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Interesting piece in ComputerWorld about why companies don’t report security breaches-- the piece says it might hurt their reputation, and their business. The inverse of this is that security matters and that companies have incentives to get secure (this on the theory that eventually, most everything becomes public….).

The piece cites the 2004 CSI/FBI (see upper right of page) 9th Annual Computer Crime and Security Survey, which I find to be about the best set of statistics on security incidents. It has been tracking data consistently for years and shows trends over 5-6 years. Other interesting stats in the FBI study include: the other big reason people didn’t report is because ‘competitors would use to their advantage’ (Figure 21); 82% of companies preform security audits (Figure 17); the biggest $ losses are from targeted events -- DDoS, theft of IPR, and insiders (Figure 15); expenditure varies widely by sector — of course the risk varies widely by sector-- one size does not fit all (Figure 7); and most firms use Return on Investment (ROI), Net Present Value (NPV), or Internal Rate of Return (IRR) calculations to determine investments, with 55% using ROI (Figure 8). This survey is worth a look.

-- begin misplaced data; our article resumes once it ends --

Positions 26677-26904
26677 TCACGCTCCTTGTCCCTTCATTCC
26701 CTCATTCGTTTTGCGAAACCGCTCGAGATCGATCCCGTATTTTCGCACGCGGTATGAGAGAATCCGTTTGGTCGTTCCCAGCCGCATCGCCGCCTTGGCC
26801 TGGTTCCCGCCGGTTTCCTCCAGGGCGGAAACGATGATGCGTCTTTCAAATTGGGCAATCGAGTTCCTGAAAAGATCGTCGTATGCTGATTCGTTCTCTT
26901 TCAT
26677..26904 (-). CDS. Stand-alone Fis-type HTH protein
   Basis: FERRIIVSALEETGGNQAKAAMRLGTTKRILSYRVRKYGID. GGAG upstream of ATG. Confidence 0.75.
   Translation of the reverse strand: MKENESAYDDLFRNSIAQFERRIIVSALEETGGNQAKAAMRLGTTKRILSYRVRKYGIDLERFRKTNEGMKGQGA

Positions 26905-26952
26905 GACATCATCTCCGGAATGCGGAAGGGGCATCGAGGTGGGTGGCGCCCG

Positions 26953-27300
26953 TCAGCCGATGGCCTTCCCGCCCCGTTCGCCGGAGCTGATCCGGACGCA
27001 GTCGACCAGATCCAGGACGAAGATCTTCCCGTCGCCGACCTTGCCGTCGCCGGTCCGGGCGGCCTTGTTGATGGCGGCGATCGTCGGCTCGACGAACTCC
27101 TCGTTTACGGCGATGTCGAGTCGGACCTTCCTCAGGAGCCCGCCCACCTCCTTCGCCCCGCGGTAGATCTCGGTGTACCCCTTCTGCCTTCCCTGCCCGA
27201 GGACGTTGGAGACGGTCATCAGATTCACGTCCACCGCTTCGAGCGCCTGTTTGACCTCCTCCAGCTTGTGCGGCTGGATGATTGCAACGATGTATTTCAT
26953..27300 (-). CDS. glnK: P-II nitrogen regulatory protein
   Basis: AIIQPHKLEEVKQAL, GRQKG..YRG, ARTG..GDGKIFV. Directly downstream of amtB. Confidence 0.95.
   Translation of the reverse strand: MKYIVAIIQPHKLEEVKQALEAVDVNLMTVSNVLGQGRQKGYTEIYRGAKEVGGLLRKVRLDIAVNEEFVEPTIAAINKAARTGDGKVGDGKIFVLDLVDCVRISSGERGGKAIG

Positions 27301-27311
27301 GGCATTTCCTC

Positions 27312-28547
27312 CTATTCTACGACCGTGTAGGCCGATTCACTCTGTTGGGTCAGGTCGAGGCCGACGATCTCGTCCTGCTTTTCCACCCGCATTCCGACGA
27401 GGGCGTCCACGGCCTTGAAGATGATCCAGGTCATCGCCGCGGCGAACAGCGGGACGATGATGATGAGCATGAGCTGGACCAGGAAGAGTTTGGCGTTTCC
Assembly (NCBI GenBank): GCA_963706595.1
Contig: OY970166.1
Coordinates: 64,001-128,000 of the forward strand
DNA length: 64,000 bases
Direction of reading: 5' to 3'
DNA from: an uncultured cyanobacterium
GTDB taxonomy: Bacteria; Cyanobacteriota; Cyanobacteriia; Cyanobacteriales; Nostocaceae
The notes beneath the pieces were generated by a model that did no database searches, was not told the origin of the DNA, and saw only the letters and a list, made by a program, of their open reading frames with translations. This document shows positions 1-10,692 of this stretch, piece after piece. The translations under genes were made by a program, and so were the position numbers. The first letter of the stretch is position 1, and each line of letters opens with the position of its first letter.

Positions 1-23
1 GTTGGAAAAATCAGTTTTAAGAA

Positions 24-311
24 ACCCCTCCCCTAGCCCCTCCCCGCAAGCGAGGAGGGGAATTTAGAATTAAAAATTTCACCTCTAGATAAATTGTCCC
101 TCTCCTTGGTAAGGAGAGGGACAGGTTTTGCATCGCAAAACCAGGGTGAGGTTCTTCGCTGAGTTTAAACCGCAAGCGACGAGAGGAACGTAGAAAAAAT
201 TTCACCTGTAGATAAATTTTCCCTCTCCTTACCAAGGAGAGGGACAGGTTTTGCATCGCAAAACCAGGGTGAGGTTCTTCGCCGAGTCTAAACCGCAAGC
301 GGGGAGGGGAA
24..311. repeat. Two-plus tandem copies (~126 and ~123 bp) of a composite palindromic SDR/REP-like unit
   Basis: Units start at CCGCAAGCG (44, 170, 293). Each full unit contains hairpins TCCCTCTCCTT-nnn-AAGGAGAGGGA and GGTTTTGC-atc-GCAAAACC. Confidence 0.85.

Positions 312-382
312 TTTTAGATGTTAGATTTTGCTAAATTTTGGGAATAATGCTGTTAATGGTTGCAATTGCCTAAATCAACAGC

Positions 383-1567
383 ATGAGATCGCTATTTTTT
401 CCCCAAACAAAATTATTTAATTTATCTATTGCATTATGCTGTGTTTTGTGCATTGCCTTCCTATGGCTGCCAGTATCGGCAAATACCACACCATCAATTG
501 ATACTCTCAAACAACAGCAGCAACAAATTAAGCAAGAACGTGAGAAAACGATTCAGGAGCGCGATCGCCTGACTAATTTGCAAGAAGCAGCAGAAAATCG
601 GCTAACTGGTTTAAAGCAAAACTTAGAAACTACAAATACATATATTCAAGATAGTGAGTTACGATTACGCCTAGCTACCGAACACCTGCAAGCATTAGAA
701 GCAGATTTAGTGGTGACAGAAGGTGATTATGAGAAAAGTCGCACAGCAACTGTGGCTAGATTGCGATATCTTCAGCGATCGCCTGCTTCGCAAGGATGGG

The ComputerWorld piece ends asking about whether mandatory disclosures of breaches provides disincentives to look for them… Interesting area….. Will look at this more later… Cheers.

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1 Comments.


  1. If you want to know more about that, you should come also and be part of the Global Security Challenge; it is an annual competition to find the most promising security technology startup worldwild. Maybe we could use one of your ideas to develop a project.We have a lot of project conerning Cisco.www.globalsecuritychallenge.com

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